“If the circumstances are right, I’ll take a chance. I like to look into what I’m having a shot at and I try not to do stupid shit. And as far as LEUS goes, after seeing the business plan and strategy, I didn’t feel like it was a risk at all. It feels like something that could be… big. LEUS is launching internationally, not just in California, so there’s movement worldwide. I like the buzz.”

What makes this a good biz, what makes it unique?

“It’s not just about towels, we’ve started a brand that people want to be a part of, something that makes them feel good.  The big brands make towels and shove ‘em down at the bottom of the surf shop, under all the shit. LEUS has a rad product that looks good on the shop floor and ‘cause it’s priced fairly it’s almost an impulse buy.”

Conner’s so into his new thing, he did a road trip through Spain and Italy schlepping the towels. He says it gave him belief in the brand when shop owners threw open their doors, their arms, and wallets. The first run is already sold out and the company is three times bigger at launch than they figured in their biz plan.

As far as goals, end points, Conner says he’d always wanted to go to college but didn’t have the time ‘cause he was dirtying his rails. This, he says, is his version of a biz college.

“I get to learn my degree in real life,” he says. “If it’s super successful that’s awesome and I feel like we’re in a good position to do that. Our goal is to start in surf and build the brand through that. And then grow in other categories.  This ain’t just surf. Especially right now. You probably heard but the surf industry ain’t doing so hot.”

How important is it, in your opinion, as an athlete, to think about life beyond contest heats?

“They’re little moments of time. I try to put a lot of importance on everything going on outside of a jersey. Contests don’t last forever and I’d be bored if I didn’t do something afterwards.”

(Editor’s note: If it didn’t strike you in the face already, this story came out of a meeting with Conner and the guys from LEUS, who’ll be on the side banners on the site for the next week, each day alternating with a new print from the debut range. I get a buzz from LEUS, as I did from Stance years ago, that these guys will own towels.)

Watch: Surfing Mag’s E. Geiselman!

Michael Ciaramella

by Michael Ciaramella

Not your average sibling rivalry…

We can all agree that Surfing Mag produced high-quality cinematic content. From monthly super-session edits to the best drone-work in the biz to feature films on Jack Freestone and the Geiselman brothers, Surfing thrived in moving picture. That is mostly due to their progressive outlook and the artistic vision of ex-staff-filmmaker Sean Benik (currently accepting offers, surf brands!).

Just before, or maybe just after Surfing was killed dead, they produced their final piece — E. Geiseilman (There are two) — about brothers Eric and Evan Geiselman. Aged twenty-eight (Eric) and twenty-three (Evan), the Floridians have forever existed in the spotlight thanks to their immense talent and model good-looks. While Eric veered from competition to pursue more whimsical modes of waveriding, Evan has kept his nose to the grindzone in an attempt to prove himself worthy of the top thirty-four. He narrowly missed the cut in 2016 despite winning two events.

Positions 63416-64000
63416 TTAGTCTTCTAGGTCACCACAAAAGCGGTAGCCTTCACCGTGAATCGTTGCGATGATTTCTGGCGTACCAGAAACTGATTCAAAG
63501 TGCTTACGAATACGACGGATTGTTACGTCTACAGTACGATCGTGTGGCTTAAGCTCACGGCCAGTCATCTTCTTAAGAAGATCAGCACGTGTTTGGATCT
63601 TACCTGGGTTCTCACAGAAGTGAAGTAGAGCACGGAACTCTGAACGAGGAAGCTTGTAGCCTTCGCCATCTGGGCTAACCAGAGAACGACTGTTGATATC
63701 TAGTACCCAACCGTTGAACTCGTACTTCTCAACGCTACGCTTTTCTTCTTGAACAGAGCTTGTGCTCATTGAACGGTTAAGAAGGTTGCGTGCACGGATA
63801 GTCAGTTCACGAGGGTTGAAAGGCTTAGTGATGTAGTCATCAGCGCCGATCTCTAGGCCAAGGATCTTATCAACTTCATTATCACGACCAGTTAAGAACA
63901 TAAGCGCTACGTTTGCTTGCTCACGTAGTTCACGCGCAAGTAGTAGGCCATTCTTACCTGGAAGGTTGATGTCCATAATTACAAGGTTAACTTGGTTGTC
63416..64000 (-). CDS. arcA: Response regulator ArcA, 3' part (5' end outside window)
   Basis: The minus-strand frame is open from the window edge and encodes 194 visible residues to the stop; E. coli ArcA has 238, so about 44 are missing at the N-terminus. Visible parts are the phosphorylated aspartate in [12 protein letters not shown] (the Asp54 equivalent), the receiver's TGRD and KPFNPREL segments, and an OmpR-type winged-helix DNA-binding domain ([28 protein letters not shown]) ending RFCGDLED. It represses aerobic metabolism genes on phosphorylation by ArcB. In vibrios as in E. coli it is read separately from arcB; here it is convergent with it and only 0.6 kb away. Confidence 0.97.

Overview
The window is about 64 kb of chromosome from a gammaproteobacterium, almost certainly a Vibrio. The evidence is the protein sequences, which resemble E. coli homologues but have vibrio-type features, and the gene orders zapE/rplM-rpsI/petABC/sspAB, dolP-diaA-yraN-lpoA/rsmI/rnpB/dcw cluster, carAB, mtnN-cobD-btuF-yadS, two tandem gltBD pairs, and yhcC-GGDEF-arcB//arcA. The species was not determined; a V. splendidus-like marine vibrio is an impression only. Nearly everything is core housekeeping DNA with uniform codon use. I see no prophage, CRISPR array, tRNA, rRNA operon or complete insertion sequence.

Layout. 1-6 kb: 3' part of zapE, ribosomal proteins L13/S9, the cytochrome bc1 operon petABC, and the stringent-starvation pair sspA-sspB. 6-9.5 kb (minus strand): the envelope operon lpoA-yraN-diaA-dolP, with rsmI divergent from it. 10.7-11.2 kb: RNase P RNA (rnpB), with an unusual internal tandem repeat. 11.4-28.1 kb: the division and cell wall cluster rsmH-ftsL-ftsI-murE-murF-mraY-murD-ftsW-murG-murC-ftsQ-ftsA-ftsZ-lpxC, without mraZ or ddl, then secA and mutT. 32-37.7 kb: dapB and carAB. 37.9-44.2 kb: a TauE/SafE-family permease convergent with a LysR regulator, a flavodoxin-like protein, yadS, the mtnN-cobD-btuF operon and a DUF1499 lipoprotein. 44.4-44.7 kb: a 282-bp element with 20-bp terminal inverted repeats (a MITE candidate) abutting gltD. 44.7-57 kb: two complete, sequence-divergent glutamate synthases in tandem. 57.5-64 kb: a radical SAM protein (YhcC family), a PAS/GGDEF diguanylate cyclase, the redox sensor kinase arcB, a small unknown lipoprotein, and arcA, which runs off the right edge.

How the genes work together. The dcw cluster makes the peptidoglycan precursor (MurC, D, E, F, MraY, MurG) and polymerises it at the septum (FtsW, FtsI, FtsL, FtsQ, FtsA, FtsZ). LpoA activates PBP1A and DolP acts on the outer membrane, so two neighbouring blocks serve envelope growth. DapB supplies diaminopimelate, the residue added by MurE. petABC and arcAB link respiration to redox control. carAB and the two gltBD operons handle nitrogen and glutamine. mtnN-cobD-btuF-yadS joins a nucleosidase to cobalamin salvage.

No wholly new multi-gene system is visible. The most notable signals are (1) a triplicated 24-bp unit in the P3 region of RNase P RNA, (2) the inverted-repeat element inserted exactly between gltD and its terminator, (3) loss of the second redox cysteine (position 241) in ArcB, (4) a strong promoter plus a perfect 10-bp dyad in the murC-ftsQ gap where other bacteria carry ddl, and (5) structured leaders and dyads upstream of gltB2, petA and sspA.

E. Gesielman seeks to highlight the vastly divergent, occasionally combatant personalities of two talented siblings. There’s Eric: the artsy, care-free string bean of natural ability and Evan: the driven, fearless golf enthusiast who once unsuccessfully drowned at the Banzai Pipeline. That debacle, plus an abundance of top-tier progressive surfing can be found inside. I particularly enjoyed the Central America section (4:50), as Ev’s unhinged approach is serenely juxtaposed by his style and ability in the tube. Plus those waves… hubba hubba!

Come revel in Surfing Mag‘s last great film!

Uncanny: What your beach says about you!

Chas Smith

by Chas Smith

Are you a closet masochist or a great philanthropist? Come find out!

We live in a wonderful mobile age, no longer bound by family or work. The internet has freed us from both! Each of us can live anywhere our heart desires! Whichever beach we choose! And so where we live speaks to our personality, to our hopes, to our dreams, to our life’s style. And what do these beaches say?

San Clemente: The surfer who chooses San Clemente as home is outwardly progressive and inwardly reactionary. He loves the latest in board design, the latest in rotational grab but also hates change. This conundrum totally blew his circuits and now he seems human, perhaps even a beautiful model, on the outside but inside is a big ball of hot, sparking, disconnected wires. (See Luke Davis.)

Venice: And I’m not talking Venice-adjacent here, I’m talking Venice proper. The surfer who lays in head in Venice hates surfing. He hates waves and is happy to spend millions and millions of dollars so he doesn’t have to live by them. (See the man who works at Google)

Bondi: The Bondi surfer is a closet masochist. On the outside he loves fine weather, beautiful nature and wholesome food cooked out of the freshest organic ingredients. On the inside he lives to watch sections close out on each side of him time and time and time again. He doesn’t want for an open racing wall, an open tube. He wants for frustration. (See a muscular German)

Rio: The Rio surfer believes in a good time but doesn’t believe in tomorrow. Pollution? Who cares! Massive inflation? Who cares! Corruption? Who cares! Those are tomorrow’s problems and tomorrow doesn’t exist! (See the Buddha)

Long Beach, NY: The New York surfer grew up playing the puzzle game Tetris and has chosen to live in a Tetris world. He loves to take his board onto subways and trains and figure out how to fit it between the overweight Puerto Rican, the very thin Hasidic Jew and the boy breakdancing for change. This gives him more joy than actually surfing since actually surfing means sitting in a pool of frozen slush. (See Will Shortz)

Puerto Escondido: There was a movement right when leg ropes, or leashes, were invented where certain surfers rebelled against them and called them “kook cords.” These rebels now live in Puerto Escondido. Their leash hatred so cemented to their souls that the possibility of regular death is a better option. (See your angry uncle)

Superbank: The Superbank surfer might, at first glance, appear aggressive, angry shallow and mean. Selfish too. But if one peels just one layer back, he will discover a surfer who loves other people so much that he wants to sit shoulder to shoulder every single time in the water. He wants his fellow surfer to fall out of the sky and onto his head. He wants his fellow surfer to enjoy his tube with him. He is a lover! A great philanthropist! (See Sir Mick Fanning)